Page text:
What a time to be alive.
All over the world, nations are shutting down all but the most essential services in the name of slowing the spread of the Sars-Covid 19 virus. And as of this writing, we are nowhere even NEAR anything constituting a middle point of this pandemic. The light at the end of this tunnel of darkness is still far too distant to even detect.
But that doesn’t mean that officials in the increasingly authoritarian mirroring Republican party are not hard at work, fighting for the rights of Americans. That is, fighting for the rights of Americans to never harbour any digital secrets ever again.
It all stems from the idiotically named EARN IT bill. The Eliminating Abusive and Rampant Neglect of Interactive Technologies act is all about saving the children, say the politicians. However, anyone with a keen ear knows what lies between the lines in this act. Ever since the whole of the internet begun adopting increasingly strong encryption as standard procedure, authorities at all levels of government have increasingly become infuriated with hitting this brick wall in various investigations. Be it smartphones, content in cloud servers, or web traffic that neither ISP nor anyone else can comprehend, encrypted data has made all levels of surveillance much more difficult than it used to be.
For everyday users, an increasingly private internet meant more security and privacy in pretty much all contexts. And from the point of view of the dissident or whistleblower, there has never been a better time. Though there is no such thing as 100% untraceability, for many situations, current technology has brought us pretty close.
I explored this topic in some depth last year. That piece concluded with me speculating that we may well end up ending up with weaker encryption schemes on account of government crackdowns. Written with that inevitability in mind, I tried to sort out what the options were for maintaining some semblance of privacy. For example, the drastic privacy difference between decrypting individual-app generated traffic on the fly, and an OS backdoor.
At the time, I didn’t think the threat was all that serious, considering the enormity of the task. Any governing official that went public with a plan (or even the proposition) of eliminating encryption would have a short career. And even if such laws were passed AND ISP’s were mandated to filter all blind traffic within their networks, the ensuing chaos would break the economy.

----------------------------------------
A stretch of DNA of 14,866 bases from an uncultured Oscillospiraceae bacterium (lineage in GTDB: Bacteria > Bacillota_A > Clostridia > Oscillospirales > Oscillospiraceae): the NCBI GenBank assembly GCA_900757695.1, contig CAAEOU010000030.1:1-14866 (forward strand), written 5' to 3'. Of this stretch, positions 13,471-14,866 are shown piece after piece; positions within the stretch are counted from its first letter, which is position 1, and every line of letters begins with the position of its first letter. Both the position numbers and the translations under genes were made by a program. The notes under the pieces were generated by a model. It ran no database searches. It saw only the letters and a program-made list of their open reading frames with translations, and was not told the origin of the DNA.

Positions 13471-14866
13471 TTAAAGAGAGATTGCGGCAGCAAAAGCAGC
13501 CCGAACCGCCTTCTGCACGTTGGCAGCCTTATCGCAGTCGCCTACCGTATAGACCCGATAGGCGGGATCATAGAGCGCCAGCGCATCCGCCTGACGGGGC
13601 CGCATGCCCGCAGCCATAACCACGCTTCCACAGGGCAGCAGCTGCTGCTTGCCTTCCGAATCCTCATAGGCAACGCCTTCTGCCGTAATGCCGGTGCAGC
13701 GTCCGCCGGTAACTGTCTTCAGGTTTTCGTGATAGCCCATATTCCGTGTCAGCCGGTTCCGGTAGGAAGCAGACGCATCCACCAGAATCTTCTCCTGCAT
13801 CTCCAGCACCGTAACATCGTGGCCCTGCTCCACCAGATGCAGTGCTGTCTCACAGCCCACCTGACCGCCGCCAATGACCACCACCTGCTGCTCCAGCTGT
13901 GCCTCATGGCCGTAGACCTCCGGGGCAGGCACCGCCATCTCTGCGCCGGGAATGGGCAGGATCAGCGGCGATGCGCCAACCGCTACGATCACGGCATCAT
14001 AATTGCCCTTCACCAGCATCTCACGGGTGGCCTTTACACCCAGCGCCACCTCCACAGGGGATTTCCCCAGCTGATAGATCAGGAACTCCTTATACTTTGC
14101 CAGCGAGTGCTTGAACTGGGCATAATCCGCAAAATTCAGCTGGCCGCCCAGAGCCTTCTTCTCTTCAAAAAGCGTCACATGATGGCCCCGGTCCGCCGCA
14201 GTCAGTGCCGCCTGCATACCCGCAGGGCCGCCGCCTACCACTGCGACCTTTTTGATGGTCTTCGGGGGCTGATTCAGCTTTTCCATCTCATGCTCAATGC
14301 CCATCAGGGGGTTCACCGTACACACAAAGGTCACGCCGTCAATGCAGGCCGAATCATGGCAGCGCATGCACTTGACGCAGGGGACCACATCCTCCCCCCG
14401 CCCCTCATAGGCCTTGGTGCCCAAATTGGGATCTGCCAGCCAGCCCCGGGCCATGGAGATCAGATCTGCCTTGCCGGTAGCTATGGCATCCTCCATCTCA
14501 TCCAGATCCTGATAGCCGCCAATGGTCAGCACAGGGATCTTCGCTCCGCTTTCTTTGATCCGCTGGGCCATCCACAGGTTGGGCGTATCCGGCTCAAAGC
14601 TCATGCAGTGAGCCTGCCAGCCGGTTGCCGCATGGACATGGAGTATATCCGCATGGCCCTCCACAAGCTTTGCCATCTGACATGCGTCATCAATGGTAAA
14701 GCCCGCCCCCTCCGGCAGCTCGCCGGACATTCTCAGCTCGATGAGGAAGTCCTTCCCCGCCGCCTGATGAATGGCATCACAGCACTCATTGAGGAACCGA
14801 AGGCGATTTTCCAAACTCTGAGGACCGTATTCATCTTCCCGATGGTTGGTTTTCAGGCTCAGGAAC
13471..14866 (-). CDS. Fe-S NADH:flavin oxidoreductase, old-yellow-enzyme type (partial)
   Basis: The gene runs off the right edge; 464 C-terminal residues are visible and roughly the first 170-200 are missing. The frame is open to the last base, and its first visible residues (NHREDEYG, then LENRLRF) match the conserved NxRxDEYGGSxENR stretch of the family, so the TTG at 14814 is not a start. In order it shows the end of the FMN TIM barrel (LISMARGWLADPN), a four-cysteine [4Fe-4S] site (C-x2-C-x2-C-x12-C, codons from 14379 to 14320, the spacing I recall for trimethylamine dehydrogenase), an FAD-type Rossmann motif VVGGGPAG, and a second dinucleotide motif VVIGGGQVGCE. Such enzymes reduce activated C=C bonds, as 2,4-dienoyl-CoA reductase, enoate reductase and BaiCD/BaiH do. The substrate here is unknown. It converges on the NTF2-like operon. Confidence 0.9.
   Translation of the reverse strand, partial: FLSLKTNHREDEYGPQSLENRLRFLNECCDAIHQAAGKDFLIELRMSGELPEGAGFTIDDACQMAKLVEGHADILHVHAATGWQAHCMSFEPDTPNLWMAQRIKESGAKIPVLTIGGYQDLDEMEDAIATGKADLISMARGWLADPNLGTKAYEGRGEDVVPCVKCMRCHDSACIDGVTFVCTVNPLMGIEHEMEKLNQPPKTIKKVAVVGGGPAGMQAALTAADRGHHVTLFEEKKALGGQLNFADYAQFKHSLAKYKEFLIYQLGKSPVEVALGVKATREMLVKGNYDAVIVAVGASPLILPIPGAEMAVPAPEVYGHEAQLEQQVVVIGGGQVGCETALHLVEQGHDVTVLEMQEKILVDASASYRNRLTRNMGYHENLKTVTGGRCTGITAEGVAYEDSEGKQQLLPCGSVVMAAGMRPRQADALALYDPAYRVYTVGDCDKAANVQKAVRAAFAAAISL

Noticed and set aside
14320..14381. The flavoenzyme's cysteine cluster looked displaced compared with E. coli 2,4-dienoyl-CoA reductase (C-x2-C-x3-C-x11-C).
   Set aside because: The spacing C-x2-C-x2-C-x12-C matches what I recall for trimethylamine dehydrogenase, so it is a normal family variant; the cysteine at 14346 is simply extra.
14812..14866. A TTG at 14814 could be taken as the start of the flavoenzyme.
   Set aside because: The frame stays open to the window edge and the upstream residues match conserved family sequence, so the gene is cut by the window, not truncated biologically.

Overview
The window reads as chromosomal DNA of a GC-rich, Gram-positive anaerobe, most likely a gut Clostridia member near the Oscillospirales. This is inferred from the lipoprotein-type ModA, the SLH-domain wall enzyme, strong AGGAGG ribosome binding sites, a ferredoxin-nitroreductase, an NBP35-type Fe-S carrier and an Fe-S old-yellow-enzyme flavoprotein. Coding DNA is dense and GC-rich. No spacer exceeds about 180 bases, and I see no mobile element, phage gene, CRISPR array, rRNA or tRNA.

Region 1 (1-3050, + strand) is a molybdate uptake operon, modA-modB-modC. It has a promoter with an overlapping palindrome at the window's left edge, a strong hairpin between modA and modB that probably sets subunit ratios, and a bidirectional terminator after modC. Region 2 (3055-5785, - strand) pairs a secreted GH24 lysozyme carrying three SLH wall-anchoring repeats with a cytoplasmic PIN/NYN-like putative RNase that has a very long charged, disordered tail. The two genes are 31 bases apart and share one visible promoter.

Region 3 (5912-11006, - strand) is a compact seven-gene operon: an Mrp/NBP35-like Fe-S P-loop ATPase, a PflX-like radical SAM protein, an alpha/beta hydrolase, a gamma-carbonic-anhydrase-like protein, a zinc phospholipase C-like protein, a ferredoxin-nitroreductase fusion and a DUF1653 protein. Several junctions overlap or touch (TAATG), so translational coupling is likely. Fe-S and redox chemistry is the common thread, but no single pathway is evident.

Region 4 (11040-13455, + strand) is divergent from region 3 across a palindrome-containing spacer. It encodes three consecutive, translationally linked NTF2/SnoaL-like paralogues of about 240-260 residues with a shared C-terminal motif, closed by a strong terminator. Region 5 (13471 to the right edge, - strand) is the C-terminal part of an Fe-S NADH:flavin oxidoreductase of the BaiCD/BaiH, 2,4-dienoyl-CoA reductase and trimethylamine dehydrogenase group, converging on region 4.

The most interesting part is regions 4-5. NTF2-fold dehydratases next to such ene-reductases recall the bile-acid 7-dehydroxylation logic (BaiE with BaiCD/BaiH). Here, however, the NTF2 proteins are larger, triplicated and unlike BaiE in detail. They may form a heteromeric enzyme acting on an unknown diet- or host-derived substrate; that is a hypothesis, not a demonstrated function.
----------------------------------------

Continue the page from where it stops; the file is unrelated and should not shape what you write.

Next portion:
Canadian ISP Rogers learned this the hard way back in 2007 when they tried to rein in encrypted BitTorrent transfers by slowing down all encrypted traffic. The result was less filesharing . . . and a whole lot of legitimate users of email, online banking and other sensitive services angered at being caught in the dragnet.
Last October, this seemed like a problem that was far away into the future. Even in an era where we’re saying President Trump, this is still a step too far.
However, one could not predict that a novel coronavirus would take the world by storm back then (well, aside from these guys). Just as one couldn’t predict that a virus that had never been seen before would sweep the world, neither could they predict that politicians would attempt to use the blanket virus coverage to pass legislation mandating the breaking of encryption.
It all comes down to section 230 of the Communications Decency Act of 1996.
Section 230 says that “No provider or user of an interactive computer service shall be treated as the publisher or speaker of any information provided by another information content provider” (47 U.S.C. § 230). In other words, online intermediaries that host or republish speech are protected against a range of laws that might otherwise be used to hold them legally responsible for what others say and do. The protected intermediaries include not only regular Internet Service Providers (ISPs), but also a range of “interactive computer service providers,” including basically any online service that publishes third-party content. Though there are important exceptions for certain criminal and intellectual property-based claims, CDA 230 creates a broad protection that has allowed innovation and free speech online to flourish.
Whilst current day legislation protects all communications entities and platforms from the illicit actions and behaviours of their end-users, this new law would hinge this protection on the service or platform’s ability to give authorities access to encrypted end-user data. The penalty for not doing so would be nothing short of bankruptcy.
Which seems to only leave 2 options. Accept defeat and cease to exist before the liability costs do it for you. Or roll back the standards such as to appease the spirit of the legislation. Though I may well be incorrect, I anticipate this would mean the adoption of weaker (aka previously broken) standards of cryptography. Though this may not necessarily be permanent (platforms may be working on a secure but warrant friendly workaround), people will be at risk the longer the old standards persist.
This looks like an inevitability if the bill is passed. However, being that has not yet happened, you still have time to act.
For what good it will do, many petitions against the act exist.
However, nothing is more important than exposure. So until John Oliver is back on the air to take this story nationwide, the job is in the hands of everyday Americans.